In these early years, only occasionally do the interviewers and critics really seem to get Waits to tell any real secrets about himself. In a rare moment of connecting his biography to his songwriting, Waits told the Dallas Morning News in 1977 that “San Diego Serenade” was about a girl he knew. “I was crazy about her… so was her husband. But that went the way of all flesh.”
And that’s all you get. After that, its some grumpy ruminations on death and dying combined with a run-down of jobs he’s supposedly held, some true and some Waitsian fairy tale (such as his claim that he was once “a labor organizer in a maternity ward”).
This changes over time. I mean, you wouldn’t want to say Waits becomes more mellow. Interviewers admit their nervousness in dealing with him in even recent years, almost as if they are sitting down over coffee with some mythical trickster liable to pull them down a rabbit hole into his alternative universe of freight trains, three time losers and sad-eyed sideshow dropouts.
He certainly becomes more forthcoming. In the last decade, he has occasionally, if briefly, spoken about his father, a figure who disappeared in his childhood and has clearly haunted him since. And, overall, some of the sudden coldness and distance that early interviewers reported seems to be gone, or at least tempered by his trademark unsmiling humor and easy, informal politeness.
He still plays around and some of the interviews, to many Waits’ fans delight, turn into a kind of Tuesdays with Tom, an experience as weird as such a thing would be. Want to hear the mad bard on the origins of the two-piece bathing suit, the relationship between civil war era songs and hip-hop, or his love for Rod Serling and The Twilight Zone? It’s all here.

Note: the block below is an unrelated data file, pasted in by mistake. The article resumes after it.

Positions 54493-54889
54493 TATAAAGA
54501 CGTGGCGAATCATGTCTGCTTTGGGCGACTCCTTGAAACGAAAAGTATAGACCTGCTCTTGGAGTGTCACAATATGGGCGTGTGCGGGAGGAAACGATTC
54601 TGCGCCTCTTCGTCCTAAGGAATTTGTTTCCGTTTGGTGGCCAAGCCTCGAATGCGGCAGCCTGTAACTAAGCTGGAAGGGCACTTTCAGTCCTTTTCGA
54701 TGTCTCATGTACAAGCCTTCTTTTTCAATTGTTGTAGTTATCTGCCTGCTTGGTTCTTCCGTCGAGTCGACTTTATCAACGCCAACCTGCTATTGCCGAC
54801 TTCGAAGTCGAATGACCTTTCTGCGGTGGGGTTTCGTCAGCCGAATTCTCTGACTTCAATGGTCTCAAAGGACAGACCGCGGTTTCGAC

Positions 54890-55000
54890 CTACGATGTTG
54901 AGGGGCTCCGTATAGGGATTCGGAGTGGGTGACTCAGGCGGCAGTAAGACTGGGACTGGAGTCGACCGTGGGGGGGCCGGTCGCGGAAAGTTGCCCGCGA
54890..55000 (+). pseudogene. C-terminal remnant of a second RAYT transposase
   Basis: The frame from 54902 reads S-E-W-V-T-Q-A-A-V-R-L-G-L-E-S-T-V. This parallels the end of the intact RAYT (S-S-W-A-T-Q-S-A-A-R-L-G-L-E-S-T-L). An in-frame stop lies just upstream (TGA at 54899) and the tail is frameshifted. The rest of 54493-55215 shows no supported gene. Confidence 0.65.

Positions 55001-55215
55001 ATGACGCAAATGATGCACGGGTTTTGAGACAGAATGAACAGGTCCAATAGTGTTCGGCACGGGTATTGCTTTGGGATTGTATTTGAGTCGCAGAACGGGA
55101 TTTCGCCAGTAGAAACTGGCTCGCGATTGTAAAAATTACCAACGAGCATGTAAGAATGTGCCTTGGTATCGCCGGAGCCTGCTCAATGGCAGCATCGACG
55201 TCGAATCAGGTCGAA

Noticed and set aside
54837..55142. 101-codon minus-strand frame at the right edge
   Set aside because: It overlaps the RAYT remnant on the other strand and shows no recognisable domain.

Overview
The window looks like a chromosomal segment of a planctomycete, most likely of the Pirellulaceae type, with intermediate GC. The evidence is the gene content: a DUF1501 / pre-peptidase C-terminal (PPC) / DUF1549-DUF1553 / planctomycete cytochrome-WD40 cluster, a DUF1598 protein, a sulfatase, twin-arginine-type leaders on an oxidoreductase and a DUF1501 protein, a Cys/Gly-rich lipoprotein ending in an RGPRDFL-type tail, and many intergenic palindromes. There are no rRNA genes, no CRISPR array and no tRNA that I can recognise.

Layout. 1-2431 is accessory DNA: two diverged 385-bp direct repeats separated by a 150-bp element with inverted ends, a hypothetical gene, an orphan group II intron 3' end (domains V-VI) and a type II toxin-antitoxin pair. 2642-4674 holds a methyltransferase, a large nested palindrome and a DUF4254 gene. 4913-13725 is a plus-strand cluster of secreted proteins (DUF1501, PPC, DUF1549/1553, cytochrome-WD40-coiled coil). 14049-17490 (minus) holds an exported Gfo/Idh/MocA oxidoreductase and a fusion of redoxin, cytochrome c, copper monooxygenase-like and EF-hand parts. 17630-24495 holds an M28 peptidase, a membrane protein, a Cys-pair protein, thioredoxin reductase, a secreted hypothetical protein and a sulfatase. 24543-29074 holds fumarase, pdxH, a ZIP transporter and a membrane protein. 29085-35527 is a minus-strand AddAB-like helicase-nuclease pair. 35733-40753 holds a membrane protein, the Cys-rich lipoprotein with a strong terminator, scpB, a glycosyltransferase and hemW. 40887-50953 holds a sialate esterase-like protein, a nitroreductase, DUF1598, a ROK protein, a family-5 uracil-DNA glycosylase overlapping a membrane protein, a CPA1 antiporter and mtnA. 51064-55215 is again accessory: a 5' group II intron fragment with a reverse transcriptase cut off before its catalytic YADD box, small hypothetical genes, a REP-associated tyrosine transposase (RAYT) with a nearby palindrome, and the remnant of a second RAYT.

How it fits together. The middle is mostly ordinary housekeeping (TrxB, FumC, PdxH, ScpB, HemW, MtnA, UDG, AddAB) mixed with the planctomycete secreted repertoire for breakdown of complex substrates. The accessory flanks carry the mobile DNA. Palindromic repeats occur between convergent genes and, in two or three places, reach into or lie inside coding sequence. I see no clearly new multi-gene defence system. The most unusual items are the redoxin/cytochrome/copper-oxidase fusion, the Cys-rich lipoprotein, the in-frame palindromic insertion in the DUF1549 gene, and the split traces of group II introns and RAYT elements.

We even get a bit of Waits on politics in recent years. This is unusual for him, as he has, thankfully in some ways, steered away from commenting on current events. But the invasion of Iraq and George W. Bush’s administration seems to have changed that.
Even when getting political, Waits is equal parts Lincolnesque humor and William S. Burroughs metaphysic. “I think the real problem was that Bush really wanted to be the commissioner of baseball and that job was not available,” he quips, adding that America, became a place where “We’re at a cross roads everyday. I could jump out of the window right now instead of just looking out it.” Ponder that last statement a bit and I think you’ll discover it’s the secret history of the last decade or so of American life.
Absolutely required for Waits fans old and new, this pile of interviews is a magic mountain of weird. A few will complain that there’s not more critical commentary on the music. But for many of us, the music is what we know, already. We’ve just wanted to meet the strange old wizard who conjured it all. Maher’s work has made that possible.